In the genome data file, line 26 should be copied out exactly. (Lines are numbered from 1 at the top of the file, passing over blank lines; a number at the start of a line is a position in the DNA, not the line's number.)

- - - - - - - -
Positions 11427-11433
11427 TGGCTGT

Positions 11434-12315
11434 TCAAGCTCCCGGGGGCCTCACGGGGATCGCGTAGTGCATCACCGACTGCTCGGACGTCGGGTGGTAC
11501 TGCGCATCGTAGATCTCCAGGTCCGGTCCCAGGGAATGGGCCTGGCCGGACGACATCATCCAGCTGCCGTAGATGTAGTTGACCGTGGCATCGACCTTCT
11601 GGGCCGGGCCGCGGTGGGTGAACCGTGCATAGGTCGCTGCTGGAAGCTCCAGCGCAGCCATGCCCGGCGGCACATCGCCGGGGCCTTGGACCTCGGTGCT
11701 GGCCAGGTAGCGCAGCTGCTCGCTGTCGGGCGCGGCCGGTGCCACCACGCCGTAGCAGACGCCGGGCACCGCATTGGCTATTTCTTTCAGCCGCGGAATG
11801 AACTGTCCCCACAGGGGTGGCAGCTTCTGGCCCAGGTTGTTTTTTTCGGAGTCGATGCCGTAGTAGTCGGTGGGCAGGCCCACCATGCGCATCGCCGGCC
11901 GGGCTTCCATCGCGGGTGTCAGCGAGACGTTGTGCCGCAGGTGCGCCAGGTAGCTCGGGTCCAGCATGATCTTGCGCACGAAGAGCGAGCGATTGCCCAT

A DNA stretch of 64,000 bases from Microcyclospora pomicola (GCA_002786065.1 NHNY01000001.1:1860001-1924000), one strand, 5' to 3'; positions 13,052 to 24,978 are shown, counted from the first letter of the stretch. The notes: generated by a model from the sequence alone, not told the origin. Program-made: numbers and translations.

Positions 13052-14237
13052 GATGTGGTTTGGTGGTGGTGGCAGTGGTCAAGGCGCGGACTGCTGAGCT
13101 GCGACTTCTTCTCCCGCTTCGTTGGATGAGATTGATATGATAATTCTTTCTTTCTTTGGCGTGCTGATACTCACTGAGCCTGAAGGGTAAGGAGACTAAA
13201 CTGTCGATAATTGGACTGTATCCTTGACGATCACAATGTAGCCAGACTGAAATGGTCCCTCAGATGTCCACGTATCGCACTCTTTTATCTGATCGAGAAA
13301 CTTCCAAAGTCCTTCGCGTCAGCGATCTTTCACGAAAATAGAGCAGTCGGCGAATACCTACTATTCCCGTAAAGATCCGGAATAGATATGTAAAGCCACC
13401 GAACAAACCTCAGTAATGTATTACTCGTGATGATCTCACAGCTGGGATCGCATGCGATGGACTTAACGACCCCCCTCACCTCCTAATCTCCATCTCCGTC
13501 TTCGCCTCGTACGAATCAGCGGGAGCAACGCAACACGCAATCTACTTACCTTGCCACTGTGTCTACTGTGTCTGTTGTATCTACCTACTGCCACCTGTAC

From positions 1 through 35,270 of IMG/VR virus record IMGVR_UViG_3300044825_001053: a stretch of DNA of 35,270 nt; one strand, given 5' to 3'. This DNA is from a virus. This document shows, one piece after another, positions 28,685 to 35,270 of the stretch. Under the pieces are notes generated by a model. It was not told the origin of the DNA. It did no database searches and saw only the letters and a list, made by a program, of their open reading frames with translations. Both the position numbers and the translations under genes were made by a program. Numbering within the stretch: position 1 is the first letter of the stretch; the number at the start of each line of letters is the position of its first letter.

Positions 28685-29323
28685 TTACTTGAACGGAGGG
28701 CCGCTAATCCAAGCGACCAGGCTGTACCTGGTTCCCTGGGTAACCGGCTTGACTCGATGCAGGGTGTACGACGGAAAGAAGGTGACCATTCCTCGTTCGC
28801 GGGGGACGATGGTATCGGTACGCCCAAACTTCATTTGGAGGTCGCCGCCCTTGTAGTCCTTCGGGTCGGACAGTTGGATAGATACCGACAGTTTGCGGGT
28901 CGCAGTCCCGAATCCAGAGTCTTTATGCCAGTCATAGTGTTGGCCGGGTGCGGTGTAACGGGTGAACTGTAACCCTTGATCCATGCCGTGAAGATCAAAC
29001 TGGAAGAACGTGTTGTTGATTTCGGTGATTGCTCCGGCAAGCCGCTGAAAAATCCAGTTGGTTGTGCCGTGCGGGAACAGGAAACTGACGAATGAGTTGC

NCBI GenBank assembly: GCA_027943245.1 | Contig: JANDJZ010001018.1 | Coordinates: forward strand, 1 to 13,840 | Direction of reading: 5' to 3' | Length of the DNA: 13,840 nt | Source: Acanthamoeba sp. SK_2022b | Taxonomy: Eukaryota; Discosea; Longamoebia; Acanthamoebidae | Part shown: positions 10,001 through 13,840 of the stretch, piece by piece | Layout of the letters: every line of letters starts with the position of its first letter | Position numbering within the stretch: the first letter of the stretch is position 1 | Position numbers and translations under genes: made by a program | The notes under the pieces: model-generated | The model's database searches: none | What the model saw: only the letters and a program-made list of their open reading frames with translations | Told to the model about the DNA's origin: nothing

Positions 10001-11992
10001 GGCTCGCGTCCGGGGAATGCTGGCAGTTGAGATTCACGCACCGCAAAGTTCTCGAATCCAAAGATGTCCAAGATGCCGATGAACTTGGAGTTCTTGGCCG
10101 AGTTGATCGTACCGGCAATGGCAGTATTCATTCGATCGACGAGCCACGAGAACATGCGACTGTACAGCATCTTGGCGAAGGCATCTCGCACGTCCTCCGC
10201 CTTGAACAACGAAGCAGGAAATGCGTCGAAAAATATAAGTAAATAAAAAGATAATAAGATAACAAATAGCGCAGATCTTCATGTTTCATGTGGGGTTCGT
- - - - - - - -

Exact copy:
Positions 10001-11992